- Allan Radcliffe
- 15 November 2007
King’s Theatre, Glasgow, until Sat 17 November
It’s a rule of thumb that celebrities cast in touring musicals to pull in floating punters will require some degree of propping up by the singing/dancing pros in the company. Certainly, comedian and erstwhile King of the Jungle Joe Pasquale is the weakest link in this touring production of Mel Brooks’ comic musical, his inoffensive turn as hole-in-corner accountant Leo Bloom easily cast into the shadows by Cory English’s high octane performance as rakish impresario and romancer of rich elderly ladies, Max Bialystock.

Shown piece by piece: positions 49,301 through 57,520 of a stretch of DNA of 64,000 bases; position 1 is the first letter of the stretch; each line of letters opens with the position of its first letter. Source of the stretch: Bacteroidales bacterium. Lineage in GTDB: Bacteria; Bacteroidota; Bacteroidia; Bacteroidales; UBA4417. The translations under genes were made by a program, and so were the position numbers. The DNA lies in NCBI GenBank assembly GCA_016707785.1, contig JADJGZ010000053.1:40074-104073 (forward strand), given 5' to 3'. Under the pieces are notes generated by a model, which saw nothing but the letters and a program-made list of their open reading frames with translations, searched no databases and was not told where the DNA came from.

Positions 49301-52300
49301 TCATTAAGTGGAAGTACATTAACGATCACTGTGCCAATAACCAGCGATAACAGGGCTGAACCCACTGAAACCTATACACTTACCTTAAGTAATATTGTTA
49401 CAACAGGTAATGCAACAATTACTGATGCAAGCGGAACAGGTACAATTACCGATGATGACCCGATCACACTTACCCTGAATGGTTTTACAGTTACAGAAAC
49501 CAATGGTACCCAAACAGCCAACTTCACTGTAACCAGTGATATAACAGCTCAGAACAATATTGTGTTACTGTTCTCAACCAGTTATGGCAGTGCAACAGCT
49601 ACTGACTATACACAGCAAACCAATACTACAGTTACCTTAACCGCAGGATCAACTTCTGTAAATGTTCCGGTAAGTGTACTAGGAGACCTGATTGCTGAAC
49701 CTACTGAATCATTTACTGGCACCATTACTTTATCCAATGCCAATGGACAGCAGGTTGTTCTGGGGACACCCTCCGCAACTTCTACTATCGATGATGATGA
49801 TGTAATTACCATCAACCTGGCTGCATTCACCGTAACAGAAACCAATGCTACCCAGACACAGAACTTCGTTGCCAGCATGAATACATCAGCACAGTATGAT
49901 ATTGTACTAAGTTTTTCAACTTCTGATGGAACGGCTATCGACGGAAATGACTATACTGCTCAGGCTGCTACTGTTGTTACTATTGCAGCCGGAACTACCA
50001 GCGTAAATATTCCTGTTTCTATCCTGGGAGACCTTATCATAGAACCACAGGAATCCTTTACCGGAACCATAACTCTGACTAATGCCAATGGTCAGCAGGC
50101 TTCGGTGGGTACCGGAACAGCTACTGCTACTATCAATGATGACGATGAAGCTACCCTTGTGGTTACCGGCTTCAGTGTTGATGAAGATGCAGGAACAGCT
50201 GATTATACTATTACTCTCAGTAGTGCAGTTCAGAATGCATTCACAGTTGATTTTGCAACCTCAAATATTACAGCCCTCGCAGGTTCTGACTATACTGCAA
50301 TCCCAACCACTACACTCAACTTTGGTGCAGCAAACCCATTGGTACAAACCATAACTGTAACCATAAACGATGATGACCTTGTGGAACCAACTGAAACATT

Indeed, English’s verbal dexterity, clowning skills and effortless musical talents, as well as an enjoyable supporting turn from Allan Stewart as camp-as-Christmas director Roger de Bris, go some way towards compensating for the weaknesses in the book. In sweetening his own 1968 film for the Broadway stage, Brooks succeeded in replacing some of his more outrageous inventions with some fairly unmemorable songs and occasional moments of soggy sentiment.
That said, much of the broad humour and larger than life characterisation of Brooks’ original has made it into the stage incarnation, and this, married to some irresistible sight gags and slickly choreographed set pieces (most memorably the hilarious Springtime for Hitler sequence) makes for a largely entertaining production.